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Greg: One of the things that I cannot live without, although not always tangible is symmetry. I love order and structure within a room, that is not to say though that every part has to have an equal , I love mixing old with new, a mixture of antiques and modern. But I believe strongly that every room must be balanced and to me there is no better balance than a section of the room that is symmetrical.

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Greg’s symmetrical room with two of Christopher’s paintings
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Another thing that I cannot live without are flowers. I have written in the past how our father used to buy our mother flowers every week, I carry on that tradition with whatever is in season at the time. Flowers, whether a single rose or a bunch of carnations, brighten my day no matter how dreary it can become in an often dreary city. A small bouquet next to a guests’ bed brighten up a room, and their stay. It is a simple yet wonderful way to bring the outdoors in, no matter what the season.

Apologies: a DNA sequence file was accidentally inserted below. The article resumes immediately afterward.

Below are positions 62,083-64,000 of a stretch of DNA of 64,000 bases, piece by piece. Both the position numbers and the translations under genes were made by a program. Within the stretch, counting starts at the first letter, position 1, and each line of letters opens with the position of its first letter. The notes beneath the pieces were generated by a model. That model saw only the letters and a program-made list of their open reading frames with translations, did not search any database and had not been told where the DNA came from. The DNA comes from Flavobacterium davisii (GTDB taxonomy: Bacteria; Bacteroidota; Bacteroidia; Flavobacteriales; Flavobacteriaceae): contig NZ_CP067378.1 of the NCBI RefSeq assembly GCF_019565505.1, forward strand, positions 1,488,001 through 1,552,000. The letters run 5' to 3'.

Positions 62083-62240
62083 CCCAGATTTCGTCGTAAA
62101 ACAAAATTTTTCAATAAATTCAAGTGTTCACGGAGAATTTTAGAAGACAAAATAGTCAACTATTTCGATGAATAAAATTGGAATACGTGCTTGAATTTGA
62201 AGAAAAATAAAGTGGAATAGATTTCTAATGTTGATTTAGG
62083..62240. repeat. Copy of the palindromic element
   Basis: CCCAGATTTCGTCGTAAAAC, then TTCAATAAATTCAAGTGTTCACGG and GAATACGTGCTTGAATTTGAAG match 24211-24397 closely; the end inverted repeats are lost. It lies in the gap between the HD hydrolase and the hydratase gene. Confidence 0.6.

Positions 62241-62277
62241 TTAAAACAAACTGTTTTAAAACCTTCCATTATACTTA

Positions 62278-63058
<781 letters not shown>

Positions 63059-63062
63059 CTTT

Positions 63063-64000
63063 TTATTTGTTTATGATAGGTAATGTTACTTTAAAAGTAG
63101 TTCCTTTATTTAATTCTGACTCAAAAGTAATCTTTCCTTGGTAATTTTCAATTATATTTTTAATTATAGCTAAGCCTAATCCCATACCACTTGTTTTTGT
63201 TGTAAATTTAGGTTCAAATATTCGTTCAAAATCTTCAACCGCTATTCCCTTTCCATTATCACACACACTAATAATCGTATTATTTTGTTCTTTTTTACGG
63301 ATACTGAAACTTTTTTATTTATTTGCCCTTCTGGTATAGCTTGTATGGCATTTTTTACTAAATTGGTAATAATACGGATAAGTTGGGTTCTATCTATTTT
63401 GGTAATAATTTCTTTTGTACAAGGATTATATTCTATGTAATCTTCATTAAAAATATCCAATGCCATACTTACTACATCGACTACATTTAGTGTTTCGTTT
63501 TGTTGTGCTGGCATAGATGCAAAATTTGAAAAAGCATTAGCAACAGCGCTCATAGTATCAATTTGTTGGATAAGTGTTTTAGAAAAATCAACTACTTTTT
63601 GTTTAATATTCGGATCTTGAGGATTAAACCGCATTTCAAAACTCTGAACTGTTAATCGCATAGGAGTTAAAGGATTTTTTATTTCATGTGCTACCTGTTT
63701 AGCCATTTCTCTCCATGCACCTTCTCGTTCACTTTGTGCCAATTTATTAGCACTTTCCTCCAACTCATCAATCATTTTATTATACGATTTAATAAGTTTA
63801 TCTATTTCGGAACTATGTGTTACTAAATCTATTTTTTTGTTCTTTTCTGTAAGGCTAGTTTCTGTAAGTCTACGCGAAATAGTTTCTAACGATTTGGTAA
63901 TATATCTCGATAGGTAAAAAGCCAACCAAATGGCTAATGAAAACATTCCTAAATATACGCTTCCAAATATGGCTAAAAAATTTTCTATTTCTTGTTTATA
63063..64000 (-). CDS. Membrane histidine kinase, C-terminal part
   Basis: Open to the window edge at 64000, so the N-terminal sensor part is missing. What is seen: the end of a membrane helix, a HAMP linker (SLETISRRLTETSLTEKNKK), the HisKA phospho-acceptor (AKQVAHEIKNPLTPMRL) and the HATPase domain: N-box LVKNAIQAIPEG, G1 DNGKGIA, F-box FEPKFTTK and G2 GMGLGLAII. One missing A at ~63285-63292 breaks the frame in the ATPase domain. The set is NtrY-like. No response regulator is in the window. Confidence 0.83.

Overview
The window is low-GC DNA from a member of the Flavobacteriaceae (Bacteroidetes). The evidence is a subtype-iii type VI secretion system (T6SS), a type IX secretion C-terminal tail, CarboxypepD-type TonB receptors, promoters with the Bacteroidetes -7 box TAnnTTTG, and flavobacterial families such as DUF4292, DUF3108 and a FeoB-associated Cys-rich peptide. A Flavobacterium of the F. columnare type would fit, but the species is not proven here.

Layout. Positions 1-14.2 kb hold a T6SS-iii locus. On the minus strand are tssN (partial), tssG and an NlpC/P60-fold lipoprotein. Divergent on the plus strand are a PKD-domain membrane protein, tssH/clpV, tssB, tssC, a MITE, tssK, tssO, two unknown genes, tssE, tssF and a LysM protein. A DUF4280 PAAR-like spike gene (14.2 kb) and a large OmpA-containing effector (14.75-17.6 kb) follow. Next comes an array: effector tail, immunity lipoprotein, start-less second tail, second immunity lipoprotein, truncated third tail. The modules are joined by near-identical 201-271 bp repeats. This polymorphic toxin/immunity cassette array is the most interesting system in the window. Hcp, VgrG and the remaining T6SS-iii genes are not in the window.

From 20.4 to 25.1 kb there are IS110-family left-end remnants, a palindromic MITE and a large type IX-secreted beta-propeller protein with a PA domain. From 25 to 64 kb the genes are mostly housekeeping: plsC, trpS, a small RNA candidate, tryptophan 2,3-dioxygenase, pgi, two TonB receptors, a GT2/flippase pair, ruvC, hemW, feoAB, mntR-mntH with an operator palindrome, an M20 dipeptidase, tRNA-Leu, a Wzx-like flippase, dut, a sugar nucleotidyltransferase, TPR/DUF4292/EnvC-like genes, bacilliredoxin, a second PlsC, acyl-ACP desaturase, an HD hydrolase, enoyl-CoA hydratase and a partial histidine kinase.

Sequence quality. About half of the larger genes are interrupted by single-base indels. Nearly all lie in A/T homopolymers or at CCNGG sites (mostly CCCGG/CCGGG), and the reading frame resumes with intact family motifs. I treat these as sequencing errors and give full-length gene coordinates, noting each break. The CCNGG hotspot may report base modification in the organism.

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A Valentine’s day treat for myself.
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I love and respect great design. Now everyone has a different interpretation of what that means, but my definition remains, form, functionality and beauty. This cerused oak desk and chair represent the best of all three.

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Although not in my home, one thing I love about Chicago in the summer is a baseball game. Many years ago while working at Pitney Bowes, I would travel roughly 90% of the time. I was lucky enough to travel with a group of guys that also had a passion for America’s sport. We made a pact to attend as many major league stadiums that we could ,while on the road. I had the privilege of seeing Shea stadium, Camden Yards, Fenway Park, Yankee Stadium, Wrigley Field, Comiskey Park. I can’t imagine a summer without eating a hotdog, and drinking a beer in a stadium, and America’s greatest pastime.